A Well Traveled Piano


Piano Co.

New York

Upright Grand

You can tell that I don’t know much about pianos because I don’t know the name of the panel on which those words are etched.  It’s the one right about the keyboard.  They’re the words you would see in a close-in video or picture of hands playing the middle octaves.  But those are the words on the piano that now graces our living room.  It’s beaten up, and it’s on big casters.  There’s no bench yet, but it’s here and it’s ours. 

It’s really a convoluted journey that this instrument has under taken.  I only know its last three homes.

I came to know it as the piano from the youth room at the church I grew up in in Los Angeles.  By the time I was in college, that church was shrinking.  There were no youth, and when it comes down to it, we were fortunate to be able to field a choir for a time.  So the church decided to give away some of its excess pianos.   Neither I nor my parents ever played the piano, but my time in choir in high school had caused me to have musically adept friends.  So it was, that the expectation that one of my friends might start noodling away at the piano at a party served as adequate justification for accepting a piano. 

It was either that or  “Hey, free piano…”

Well, the dream came true, and a couple of my friends tickled the ivories at a couple of parties.

That was in the early 90’s.  In 1996, I moved to Seattle and met the woman of my dreams.  We married in 2000, and my parents moved up in 2004.  Well, in the course of going through 32 years worth of items accumulated in that house I grew up in, the question of what to do with the piano came up.

I’m not sure how we even came up with this scenario, but here it is.  My parents were downsizing from a small house to a condo that was actually larger, with an extra bedroom that would serve as an office for my dad.  The floor plan didn’t lend itself to an upright piano, so my parents couldn’t keep it.  Alissa and I were still living the nomadic single life in a Ballard apartment, so we couldn’t take it.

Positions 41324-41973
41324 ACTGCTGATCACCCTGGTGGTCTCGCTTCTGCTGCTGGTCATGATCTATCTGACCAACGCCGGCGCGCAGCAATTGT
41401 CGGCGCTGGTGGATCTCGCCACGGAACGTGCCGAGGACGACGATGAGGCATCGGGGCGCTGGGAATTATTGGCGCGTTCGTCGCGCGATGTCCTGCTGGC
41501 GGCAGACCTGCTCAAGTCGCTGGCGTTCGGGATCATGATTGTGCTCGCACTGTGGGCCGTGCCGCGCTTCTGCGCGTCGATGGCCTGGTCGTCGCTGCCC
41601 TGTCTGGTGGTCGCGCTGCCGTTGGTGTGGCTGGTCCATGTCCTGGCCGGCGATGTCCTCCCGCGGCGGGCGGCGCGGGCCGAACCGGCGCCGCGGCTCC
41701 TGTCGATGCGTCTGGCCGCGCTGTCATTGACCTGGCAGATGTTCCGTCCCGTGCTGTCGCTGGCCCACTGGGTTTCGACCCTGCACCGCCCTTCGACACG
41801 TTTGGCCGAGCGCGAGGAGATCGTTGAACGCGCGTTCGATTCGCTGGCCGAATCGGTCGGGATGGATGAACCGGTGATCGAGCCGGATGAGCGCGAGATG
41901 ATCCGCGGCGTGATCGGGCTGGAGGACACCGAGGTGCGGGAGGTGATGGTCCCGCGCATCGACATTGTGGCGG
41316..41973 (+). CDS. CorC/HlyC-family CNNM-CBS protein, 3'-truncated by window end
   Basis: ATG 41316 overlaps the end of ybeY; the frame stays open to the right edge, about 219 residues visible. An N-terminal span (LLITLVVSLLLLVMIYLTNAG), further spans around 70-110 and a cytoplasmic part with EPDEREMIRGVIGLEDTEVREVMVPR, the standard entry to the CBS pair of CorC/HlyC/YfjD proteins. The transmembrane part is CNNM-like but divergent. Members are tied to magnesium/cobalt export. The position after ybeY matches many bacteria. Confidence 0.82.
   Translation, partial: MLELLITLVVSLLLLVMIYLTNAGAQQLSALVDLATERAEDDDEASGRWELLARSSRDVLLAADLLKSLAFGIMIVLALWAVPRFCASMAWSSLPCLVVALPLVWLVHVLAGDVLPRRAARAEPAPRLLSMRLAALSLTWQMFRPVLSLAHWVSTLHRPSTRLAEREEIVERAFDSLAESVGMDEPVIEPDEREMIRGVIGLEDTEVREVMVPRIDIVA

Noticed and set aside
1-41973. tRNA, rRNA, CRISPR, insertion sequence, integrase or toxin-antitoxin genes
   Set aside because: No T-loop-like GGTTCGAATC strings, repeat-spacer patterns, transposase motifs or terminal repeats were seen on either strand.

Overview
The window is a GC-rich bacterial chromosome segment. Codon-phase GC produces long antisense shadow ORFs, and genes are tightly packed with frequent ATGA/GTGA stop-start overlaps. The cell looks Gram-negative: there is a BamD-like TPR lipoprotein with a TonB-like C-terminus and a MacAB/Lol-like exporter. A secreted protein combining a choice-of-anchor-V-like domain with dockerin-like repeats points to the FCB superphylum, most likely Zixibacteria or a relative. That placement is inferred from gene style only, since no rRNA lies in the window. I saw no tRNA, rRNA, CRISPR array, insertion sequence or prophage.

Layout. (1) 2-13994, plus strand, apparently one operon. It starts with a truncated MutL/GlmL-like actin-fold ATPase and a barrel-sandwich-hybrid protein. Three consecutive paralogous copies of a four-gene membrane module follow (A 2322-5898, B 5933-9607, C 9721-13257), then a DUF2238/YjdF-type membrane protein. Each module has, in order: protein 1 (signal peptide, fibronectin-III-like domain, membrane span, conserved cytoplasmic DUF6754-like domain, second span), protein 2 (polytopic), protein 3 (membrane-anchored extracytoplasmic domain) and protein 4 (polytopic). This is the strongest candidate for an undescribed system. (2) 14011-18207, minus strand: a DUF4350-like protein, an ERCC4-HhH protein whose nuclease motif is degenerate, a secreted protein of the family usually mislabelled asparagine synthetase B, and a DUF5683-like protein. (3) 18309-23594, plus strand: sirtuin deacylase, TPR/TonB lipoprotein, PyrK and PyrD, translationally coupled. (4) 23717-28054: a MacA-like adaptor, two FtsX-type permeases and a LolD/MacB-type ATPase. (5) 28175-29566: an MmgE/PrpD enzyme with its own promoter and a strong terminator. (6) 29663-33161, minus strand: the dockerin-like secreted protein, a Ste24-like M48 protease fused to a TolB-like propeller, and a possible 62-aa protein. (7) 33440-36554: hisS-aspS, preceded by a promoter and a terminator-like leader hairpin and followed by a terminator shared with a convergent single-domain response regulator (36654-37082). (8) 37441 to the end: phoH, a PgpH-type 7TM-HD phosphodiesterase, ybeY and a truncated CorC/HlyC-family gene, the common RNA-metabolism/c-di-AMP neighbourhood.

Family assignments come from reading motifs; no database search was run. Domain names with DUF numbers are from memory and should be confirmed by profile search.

Enter Jenn and Dan, two housemates with whom Alissa and I had lived for two years in community. They’ve been married a couple of years longer than us.  They bought a house earlier.  Their oldest son is older than Harry.  The point is that they were moving into a house at the time and could use a piano.  So they gave our piano a home.

That was seven years ago.  Well, they’ve come into another piano, and they offered this one back to us.  I honestly don’t recall whether or not that was the expectation that we’d laid out for them taking it, but it’s certainly the kind of nice thing that they would do.  So we played with our floor plan and made some unconventional decisions to make space, but make space we did.

And here it is, sitting in our living room.  It fits perfectly into the space, and it doesn’t even dominate the room like I had expected it to.   Alissa used to play pretty well, and after printing out some open source sheet music, she made it obvious that her dormant skills are not far below the surface.

Naturally, Harry and Annie are excited, both eagerly raising their hands when asked who wanted to take piano lessons. 

I can’t help but wonder at how this piano came to us, and how it has managed to come back to us, just as we have kids at the right age to learn to play.

So what’s next?  Some tuning, wood refinishing, and the search for a piano bench, a metronome, and a piano light.  After that , who knows?


About Andrew

I'm a Christian, American, liberal, geeky, thoughtful, Northwest-transplanted Angeleno husband, father, and pundit who writes about anything he can think of.
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